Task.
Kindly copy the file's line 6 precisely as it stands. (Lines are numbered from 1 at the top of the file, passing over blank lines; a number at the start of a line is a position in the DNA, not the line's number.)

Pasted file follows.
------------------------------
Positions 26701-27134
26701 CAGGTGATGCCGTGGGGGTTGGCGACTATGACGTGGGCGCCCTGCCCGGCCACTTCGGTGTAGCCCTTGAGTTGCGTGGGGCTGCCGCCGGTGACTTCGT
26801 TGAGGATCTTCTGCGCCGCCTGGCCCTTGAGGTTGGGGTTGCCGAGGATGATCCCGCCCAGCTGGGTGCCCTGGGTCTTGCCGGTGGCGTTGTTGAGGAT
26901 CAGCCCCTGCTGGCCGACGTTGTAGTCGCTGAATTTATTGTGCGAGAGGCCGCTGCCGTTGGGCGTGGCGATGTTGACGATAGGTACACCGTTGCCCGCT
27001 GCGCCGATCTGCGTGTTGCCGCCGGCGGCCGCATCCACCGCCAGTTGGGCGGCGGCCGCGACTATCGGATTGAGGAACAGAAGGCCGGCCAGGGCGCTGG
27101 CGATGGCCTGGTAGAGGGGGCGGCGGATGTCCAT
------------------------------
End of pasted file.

27101 CGATGGCCTGGTAGAGGGGGCGGCGGATGTCCAT